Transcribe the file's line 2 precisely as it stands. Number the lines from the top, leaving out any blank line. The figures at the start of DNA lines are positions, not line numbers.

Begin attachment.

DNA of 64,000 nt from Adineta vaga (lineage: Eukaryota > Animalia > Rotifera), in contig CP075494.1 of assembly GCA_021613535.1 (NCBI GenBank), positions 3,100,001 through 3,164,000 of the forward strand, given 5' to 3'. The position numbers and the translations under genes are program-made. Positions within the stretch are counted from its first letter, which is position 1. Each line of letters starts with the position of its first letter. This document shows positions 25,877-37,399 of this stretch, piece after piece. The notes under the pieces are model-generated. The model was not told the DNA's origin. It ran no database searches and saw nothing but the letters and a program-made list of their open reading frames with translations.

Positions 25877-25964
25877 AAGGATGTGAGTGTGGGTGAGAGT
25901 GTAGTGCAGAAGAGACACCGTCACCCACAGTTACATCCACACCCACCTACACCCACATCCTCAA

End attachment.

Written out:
Positions 25877-25964